I am also proud to report that we have cleared the entire backlog of certain complaints that had built up over the years. We have implemented a new procedure for processing complaints that is simple and effective and allows for collaboration with the various ministries and other government bodies consulted during the process. The Office of the French Language Services Commissioner is (finally!) in the process of creating a proper database, which will allow us to take effective action and maintain the ties we have worked hard to establish.
We will now be able to be more proactive, rather than reactive. Incidentally, we are currently putting the finishing touches on our strategic plan for the next three years, and I will be pleased to outline it when it is ready. The public has seen our proactive involvement on important issues like Bill 41, the Patients First Act, and Bill 89, which reformed children’s aid societies. These are two concrete examples of how we intend to be more involved in preventing problems before they arise, rather than reacting to them once they occur.
None of this would have been possible without the full support of the Legislative Assembly, and in particular the Board of Internal Economy, which is responsible for all officers’ operating budgets. We could not have achieved all of this progress without the unwavering support of the Ontario Public Service — the deputy ministers responsible for implementing the French Language Services Act (FLSA), the Chief Administrative Officers, the French Language Services Cluster Managers and Coordinators, and all of the other public servants who serve the Ontario public every day to the full extent of their resources and with integrity and respect.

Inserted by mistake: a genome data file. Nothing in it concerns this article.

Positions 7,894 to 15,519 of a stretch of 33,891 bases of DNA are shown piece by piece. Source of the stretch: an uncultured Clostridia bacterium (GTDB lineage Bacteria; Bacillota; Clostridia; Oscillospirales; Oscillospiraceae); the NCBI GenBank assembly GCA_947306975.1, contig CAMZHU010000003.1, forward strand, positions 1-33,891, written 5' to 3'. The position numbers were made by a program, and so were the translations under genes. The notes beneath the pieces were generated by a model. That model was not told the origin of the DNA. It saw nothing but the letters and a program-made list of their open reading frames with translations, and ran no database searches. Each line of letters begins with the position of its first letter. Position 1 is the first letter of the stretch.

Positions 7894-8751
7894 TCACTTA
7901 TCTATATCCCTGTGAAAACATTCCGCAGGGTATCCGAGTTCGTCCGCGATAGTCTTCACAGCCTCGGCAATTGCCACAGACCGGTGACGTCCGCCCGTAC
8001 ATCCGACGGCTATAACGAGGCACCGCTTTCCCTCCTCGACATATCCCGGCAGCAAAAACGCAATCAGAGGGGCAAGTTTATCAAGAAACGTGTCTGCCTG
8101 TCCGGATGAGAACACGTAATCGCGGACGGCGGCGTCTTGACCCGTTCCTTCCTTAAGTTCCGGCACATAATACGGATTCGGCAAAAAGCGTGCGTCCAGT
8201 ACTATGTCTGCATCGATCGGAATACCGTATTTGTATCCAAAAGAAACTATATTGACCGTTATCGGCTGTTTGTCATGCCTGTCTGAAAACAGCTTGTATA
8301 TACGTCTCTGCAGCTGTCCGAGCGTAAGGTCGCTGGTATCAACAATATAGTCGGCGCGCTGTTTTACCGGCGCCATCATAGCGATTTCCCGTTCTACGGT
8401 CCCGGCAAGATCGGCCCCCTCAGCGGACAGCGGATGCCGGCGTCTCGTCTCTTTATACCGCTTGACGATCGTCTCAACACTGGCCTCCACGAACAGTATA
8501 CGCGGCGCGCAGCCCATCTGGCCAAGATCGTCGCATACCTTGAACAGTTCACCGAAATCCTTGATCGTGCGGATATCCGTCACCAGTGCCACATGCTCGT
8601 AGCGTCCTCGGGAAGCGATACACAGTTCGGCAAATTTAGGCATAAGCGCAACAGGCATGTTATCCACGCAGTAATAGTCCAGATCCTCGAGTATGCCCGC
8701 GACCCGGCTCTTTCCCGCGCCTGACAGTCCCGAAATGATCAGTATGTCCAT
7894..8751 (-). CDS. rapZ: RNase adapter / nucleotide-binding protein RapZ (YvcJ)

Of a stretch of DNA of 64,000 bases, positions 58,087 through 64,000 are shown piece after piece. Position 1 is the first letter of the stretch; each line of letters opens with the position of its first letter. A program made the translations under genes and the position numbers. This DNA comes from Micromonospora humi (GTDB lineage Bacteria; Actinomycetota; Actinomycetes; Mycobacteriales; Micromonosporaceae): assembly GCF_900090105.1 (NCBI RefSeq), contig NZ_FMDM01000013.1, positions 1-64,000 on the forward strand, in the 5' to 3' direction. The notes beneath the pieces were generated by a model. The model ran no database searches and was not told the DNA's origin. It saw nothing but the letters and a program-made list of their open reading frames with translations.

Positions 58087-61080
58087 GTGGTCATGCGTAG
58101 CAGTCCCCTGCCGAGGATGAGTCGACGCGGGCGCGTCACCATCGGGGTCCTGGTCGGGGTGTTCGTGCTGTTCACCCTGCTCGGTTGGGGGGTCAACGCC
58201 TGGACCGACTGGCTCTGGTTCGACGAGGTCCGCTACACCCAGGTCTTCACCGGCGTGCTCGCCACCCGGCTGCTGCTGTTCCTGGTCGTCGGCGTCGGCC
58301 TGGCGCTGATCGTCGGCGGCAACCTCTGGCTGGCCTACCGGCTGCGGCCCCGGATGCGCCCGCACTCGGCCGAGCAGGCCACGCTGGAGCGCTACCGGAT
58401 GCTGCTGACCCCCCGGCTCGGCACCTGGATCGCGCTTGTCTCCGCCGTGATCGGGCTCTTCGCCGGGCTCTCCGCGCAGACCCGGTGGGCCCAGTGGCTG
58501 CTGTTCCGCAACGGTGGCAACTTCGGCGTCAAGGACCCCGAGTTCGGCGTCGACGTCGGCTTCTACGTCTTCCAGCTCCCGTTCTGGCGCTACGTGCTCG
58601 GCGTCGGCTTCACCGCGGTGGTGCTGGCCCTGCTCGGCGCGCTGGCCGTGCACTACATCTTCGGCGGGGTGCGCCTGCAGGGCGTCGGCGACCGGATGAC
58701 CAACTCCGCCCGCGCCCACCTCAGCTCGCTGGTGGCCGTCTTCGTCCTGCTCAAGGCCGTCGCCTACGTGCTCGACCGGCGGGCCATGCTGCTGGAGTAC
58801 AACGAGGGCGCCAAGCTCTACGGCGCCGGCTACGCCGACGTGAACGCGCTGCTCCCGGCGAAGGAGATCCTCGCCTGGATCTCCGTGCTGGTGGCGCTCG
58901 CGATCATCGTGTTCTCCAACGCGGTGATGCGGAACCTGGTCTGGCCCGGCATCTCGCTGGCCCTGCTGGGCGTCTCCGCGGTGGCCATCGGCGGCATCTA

The members of the Legislative Assembly (MLA) also deserve special recognition. They had no obligation to enact a French language services law, let alone appoint an independent commissioner with responsibility for overseeing the administration of that law. Our MLAs do not always get the credit they are due. In this report, I would like to pay tribute to the Honourable Madeleine Meilleur, who has played an important role and whose example has shown generations of young women what it means to take “our place.” One factor that has contributed to the significant progress is the active listening by the government. We do not always agree, and we often have to revisit issues, but in politics, the art of the possible can be practiced only where the opportunity presents itself. I must also extend hearty thanks to not only the current government but also the opposition for their excellent contributions, which have often helped us to move forward.
The Office of the French Language Services Commissioner has never been the work of just one person. It is thanks to the entire team that we have built a solid and credible reputation and are seen as sometimes bold, but always pragmatic, and striving, first and foremost, to make a real difference in people’s lives. We have always been fortunate to have with us people who are passionate, motivated and extremely competent. The present team is no different, although I would add that it is stronger than ever. Special thanks go to our Executive Director, Jean-Gilles Pelletier, for a very productive year. Thanks too to Mary Jane, Hermann, Touria, Elisabeth, Mélina, Joseph and Yves-Francis for choosing to work with us. They have joined Anne, Mohamed, Jocelyne, Yves-Gérard and Marta, and together, we are the Office of the French Language Services Commissioner team. I am indeed fortunate!
As we are celebrating our tenth anniversary, I would also like to thank my former colleagues, Marie-Eve, Claude, Madelina, Guyla, Simon, François-Michel, Alison, Sorinna and Kim, who worked at the Office over the last decade. As well, I thank all the interns and students for their often invaluable contributions.
Finally, I would like to extend well-deserved thanks to the people of Ontario. Without your complaints, your trust and your unwavering support, we could not do our work as effectively or, most importantly, as passionately. You motivate us every day, and we are all grateful to you. Keep requesting services in French and constantly innovating, and never hesitate to call on us. Thank you.